FDA bans powdered gloves beginning Wednesday, January 18, 2017
In late December 2016, the Food & Drug Administration (FDA) issued a final rule banning powdered gloves with an effective date of Wednesday, January 18, 2017. The FDA denied requests to delay the January 18th date after concluding that continued use of powdered gloves poses "unreasonable and substantial risk to patients and health care workers." The cause for the ban is the FDA’s determination that the “use of powder on medical gloves presents numerous risks to patients and health care workers, including inflammation, granulomas, and respiratory allergic reactions.” The FDA’s final rule is available here: https://www.federalregister.gov/documents/2016/12/19/2016-30382/banned-devices-powdered-surgeons-gloves-powdered-patient-examination-gloves-and-absorbable-powder.
The FDA’s ban applies to all powdered surgeon's gloves and powdered patient examination gloves (which includes those gloves worn by orthodontists and their staff) without reference to the type of material from which the gloves are made. The ban, however, does not apply to powder used in the manufacturing process (e.g., former-release powder) of non-powdered gloves, where that powder is not intended to be part of the final finished glove. As for absorbable powder used for lubricating a medical glove, it too is banned from use.
What To Do If You Have Powdered Gloves:
To comply with the FDA’s January 18, 2017 ban, you and your practice need to stop using powdered gloves and remove those gloves from your practice no later than the end of Tuesday, January 17, 2017. The FDA has made clear that the ban applies to powdered gloves already in commercial distribution and those already sold to the ultimate user, as well as to powdered gloves that would be sold or distributed in the future. So even if you have a supply of powdered gloves, you cannot continue using them in your orthodontic practice past Tuesday, January 17, 2017. Starting on Wednesday, January 18, 2017, all the gloves in your practice must be non-powdered gloves.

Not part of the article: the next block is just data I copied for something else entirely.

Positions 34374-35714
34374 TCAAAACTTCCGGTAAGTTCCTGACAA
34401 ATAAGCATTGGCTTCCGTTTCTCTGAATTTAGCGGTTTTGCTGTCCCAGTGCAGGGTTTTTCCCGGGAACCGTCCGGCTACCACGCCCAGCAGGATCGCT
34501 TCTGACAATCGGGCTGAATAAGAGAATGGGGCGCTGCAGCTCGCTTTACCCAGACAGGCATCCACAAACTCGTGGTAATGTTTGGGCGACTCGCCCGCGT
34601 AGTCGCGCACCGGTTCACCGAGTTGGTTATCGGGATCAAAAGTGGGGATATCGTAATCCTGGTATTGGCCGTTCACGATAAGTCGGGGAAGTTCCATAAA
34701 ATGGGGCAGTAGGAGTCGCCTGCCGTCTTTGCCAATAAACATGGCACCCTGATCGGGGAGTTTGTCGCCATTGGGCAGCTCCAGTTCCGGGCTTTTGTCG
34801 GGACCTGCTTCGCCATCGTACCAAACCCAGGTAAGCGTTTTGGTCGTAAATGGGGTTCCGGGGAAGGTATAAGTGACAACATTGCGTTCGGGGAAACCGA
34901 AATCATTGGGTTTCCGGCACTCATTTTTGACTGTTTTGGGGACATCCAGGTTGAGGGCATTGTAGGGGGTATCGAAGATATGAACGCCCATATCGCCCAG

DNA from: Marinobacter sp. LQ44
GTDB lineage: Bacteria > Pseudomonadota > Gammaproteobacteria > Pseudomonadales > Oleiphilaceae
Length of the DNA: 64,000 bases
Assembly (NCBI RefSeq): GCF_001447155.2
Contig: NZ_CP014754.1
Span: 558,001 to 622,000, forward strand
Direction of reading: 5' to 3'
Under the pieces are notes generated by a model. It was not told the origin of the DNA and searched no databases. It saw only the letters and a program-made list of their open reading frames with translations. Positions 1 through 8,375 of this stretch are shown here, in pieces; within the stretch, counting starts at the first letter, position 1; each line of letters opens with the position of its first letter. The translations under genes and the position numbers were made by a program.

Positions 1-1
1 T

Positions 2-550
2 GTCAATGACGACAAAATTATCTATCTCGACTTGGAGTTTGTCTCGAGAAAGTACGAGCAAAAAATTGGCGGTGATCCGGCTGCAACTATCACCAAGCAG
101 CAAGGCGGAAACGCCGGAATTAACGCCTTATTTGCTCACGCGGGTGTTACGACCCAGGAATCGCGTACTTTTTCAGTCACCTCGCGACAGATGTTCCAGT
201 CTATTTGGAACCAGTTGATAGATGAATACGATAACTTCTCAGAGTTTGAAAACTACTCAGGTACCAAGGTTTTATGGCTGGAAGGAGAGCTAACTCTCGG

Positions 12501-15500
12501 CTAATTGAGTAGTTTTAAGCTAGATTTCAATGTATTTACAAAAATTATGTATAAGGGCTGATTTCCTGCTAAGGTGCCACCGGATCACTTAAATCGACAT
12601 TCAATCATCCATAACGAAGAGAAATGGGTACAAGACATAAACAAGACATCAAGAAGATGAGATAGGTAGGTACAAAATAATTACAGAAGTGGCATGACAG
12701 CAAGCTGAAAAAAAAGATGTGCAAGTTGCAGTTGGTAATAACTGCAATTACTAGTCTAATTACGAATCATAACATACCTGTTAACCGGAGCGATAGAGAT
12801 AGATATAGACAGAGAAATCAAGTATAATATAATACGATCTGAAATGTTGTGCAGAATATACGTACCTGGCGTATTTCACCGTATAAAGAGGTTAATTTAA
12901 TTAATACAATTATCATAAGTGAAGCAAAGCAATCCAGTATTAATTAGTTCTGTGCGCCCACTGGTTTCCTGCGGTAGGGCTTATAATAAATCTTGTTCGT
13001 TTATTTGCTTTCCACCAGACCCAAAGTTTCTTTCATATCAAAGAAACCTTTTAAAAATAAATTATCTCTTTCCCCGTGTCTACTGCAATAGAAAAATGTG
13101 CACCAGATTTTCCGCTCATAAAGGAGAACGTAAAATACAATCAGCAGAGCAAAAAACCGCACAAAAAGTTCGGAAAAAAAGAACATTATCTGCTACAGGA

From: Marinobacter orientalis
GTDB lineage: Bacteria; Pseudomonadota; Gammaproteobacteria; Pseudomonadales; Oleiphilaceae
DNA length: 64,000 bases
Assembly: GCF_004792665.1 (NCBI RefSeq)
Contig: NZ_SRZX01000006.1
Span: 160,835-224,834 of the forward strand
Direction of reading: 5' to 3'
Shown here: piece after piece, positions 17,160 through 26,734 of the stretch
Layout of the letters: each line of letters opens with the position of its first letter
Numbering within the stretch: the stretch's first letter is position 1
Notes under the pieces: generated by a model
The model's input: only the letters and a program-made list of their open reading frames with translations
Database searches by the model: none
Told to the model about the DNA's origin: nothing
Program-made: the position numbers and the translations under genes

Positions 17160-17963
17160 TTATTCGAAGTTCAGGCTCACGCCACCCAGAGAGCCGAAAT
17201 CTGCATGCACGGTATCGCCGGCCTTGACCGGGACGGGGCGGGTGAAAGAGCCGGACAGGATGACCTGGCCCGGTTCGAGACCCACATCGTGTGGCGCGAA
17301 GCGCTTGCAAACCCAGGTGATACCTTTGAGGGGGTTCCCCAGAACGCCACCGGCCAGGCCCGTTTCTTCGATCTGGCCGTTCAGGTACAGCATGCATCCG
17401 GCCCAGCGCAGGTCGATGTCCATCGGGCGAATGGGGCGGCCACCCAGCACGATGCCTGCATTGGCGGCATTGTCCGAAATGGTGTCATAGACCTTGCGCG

Confirmation That The Ban Applies to Dentists:
The FDA considered and rejected a comment to the proposed Rule arguing that the ban should not apply to dental practices. The FDA stated that it: "disagrees with the assertion that the risks of powdered gloves are not applicable to dental practice. Dentists and dental patients face the same risks as other medical practices in terms of the potential for powder exposure to open cavities or open wounds, and for powder, if used with NRL [natural rubber latex] gloves, to carry protein allergens. Several studies documenting the risks of powdered gloves in dental practices have been conducted, including Saary, et al., which identified that changing to low-protein and non-powdered NRL gloves reduced NRL allergy in dental students …. In addition, Charous et al., reported in 2000 that a dental office was able to reduce airborne NRL antigen levels to undetectable levels with the exclusive use of non-powdered NRL gloves, permitting a highly sensitized staff member to continue to work there ….. These studies, among others … indicate that the risks of powdered medical gloves apply to dental practice. Therefore, FDA has determined that the scope of the ban on powdered medical gloves should continue to include powdered gloves used in dental practice."
Should you have any questions regarding this topic, please feel free to contact the AAO’s Associate General Counsel, Sean Murphy, at 314-292-6523.